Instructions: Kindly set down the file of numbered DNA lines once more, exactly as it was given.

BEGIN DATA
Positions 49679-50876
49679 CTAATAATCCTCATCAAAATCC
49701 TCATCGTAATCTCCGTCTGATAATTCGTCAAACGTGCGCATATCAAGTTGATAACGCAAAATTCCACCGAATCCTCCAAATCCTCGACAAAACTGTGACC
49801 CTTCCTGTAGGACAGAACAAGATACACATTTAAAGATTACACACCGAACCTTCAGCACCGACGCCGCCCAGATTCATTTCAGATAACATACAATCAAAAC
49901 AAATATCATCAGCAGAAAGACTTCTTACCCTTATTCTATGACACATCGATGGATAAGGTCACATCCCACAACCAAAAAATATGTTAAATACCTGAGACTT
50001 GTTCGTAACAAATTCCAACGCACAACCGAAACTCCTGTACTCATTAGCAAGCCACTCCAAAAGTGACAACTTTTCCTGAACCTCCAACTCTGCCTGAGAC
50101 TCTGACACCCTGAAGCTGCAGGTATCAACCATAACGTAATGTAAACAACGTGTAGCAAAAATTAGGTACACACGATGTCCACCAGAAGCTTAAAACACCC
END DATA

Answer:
Positions 49679-50876
49679 CTAATAATCCTCATCAAAATCC
49701 TCATCGTAATCTCCGTCTGATAATTCGTCAAACGTGCGCATATCAAGTTGATAACGCAAAATTCCACCGAATCCTCCAAATCCTCGACAAAACTGTGACC
49801 CTTCCTGTAGGACAGAACAAGATACACATTTAAAGATTACACACCGAACCTTCAGCACCGACGCCGCCCAGATTCATTTCAGATAACATACAATCAAAAC
49901 AAATATCATCAGCAGAAAGACTTCTTACCCTTATTCTATGACACATCGATGGATAAGGTCACATCCCACAACCAAAAAATATGTTAAATACCTGAGACTT
50001 GTTCGTAACAAATTCCAACGCACAACCGAAACTCCTGTACTCATTAGCAAGCCACTCCAAAAGTGACAACTTTTCCTGAACCTCCAACTCTGCCTGAGAC
50101 TCTGACACCCTGAAGCTGCAGGTATCAACCATAACGTAATGTAAACAACGTGTAGCAAAAATTAGGTACACACGATGTCCACCAGAAGCTTAAAACACCC